B. Monotheisms have none but male priesthoods. It is not clear what point is being made in the assertion that none but male priesthoods belong to the monotheisms. The problem of the origin of monotheism is an involved and much disputed problem. The Vienna School of Ethnology, especially in the work of W Schmidt, claimed to have established the existence of a primitive monotheism(128). As a result of the researches of R Pettazoni, however, this conclusion is now modified. It seems that early belief in ‘High Gods’ is not yet monotheism and, furthermore, it appears that all monotheisms have been ‘founded’(129). Monotheistic phenomena are to be found outside the great religions, though it is not always easy to distinguish monism, henotheism and monotheism(130). Thus, was Zoroastrianism and are the Parsis – the modern Zoroastrians – monotheistic? Moreover, nothing can be concluded from Islam since it does not have priests, nor a sacramental system. Israel began with a practical monotheism which became gradually a theoretical monotheism and the priesthood of Israel was male. The Christian religion is monotheistic and its priesthood is, as a matter of fact, male. Christianity was born of Israel and the two are intimately linked. What can be concluded about the ordination of women from the monotheisms in the history of religions, it is impossible to discover.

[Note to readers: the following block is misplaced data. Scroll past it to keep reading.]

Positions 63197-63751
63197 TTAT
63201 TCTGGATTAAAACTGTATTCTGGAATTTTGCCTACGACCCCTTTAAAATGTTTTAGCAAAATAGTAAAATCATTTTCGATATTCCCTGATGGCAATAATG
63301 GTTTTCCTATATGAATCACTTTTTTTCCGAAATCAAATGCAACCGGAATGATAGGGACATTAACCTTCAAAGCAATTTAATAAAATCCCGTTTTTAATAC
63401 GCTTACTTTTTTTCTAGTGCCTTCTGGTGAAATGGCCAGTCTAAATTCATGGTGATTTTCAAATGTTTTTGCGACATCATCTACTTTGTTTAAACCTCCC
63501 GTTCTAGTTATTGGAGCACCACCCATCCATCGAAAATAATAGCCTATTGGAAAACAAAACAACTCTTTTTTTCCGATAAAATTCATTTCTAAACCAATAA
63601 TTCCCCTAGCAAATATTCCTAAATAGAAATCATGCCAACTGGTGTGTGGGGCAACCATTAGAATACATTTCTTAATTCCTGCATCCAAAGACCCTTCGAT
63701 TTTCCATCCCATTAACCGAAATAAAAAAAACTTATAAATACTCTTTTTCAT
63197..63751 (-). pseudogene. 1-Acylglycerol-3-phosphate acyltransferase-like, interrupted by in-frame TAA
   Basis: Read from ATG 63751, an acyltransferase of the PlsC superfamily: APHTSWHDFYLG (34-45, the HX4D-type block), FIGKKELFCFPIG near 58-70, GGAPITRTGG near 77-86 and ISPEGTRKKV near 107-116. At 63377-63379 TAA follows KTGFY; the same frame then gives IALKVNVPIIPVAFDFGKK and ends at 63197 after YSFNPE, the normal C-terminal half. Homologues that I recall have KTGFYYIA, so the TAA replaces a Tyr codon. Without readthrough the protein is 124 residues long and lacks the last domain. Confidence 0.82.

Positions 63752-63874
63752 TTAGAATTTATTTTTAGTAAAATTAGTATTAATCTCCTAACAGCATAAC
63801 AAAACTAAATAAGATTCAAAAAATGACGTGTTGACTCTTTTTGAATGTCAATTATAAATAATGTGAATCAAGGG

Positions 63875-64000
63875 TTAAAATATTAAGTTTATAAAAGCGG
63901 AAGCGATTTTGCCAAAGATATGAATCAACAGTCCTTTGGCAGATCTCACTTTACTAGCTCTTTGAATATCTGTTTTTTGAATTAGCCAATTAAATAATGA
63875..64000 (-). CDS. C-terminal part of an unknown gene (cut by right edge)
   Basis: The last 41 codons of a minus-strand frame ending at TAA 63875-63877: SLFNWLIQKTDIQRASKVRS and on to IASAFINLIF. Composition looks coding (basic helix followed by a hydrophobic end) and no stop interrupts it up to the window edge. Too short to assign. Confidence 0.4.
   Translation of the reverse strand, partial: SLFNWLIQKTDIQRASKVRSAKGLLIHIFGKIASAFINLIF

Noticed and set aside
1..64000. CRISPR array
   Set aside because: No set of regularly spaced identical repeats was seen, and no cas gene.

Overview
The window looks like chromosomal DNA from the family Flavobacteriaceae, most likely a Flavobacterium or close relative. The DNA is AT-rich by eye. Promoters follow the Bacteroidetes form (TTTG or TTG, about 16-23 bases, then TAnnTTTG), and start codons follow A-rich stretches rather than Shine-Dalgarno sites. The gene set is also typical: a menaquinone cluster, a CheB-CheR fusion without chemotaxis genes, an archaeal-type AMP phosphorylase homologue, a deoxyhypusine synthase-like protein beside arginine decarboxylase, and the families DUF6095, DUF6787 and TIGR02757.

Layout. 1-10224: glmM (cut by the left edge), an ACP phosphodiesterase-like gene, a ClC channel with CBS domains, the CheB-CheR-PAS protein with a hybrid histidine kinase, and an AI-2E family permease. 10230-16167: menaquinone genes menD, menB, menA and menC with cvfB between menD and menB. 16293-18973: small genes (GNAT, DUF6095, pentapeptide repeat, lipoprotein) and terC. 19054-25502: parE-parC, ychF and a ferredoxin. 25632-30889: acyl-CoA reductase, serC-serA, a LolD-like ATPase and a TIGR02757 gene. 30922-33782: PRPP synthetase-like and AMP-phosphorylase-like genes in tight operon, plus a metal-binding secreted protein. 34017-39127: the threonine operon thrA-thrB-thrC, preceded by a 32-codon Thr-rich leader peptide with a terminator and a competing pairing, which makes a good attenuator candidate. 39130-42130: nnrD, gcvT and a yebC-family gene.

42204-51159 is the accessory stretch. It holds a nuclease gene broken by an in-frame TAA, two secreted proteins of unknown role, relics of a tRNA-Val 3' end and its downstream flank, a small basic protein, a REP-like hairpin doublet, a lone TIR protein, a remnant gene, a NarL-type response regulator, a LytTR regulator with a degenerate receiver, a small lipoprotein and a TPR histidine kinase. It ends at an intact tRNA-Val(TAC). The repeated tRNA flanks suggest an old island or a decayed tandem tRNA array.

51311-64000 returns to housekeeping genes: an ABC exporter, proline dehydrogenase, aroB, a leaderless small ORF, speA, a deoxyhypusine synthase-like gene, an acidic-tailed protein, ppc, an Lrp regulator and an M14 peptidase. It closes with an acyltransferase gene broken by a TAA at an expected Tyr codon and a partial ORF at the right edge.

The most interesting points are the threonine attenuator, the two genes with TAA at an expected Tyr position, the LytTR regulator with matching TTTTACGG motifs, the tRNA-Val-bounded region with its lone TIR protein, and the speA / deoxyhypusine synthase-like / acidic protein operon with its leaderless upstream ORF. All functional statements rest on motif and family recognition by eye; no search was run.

C. Practical complications. It is unfair to raise questions about practical difficulties because these are no argument at all against principles. Practical issues can only be met in a realistic way once principles have been decided. What ‘would happen’ at the practical level in this matter no one is in any position to predict.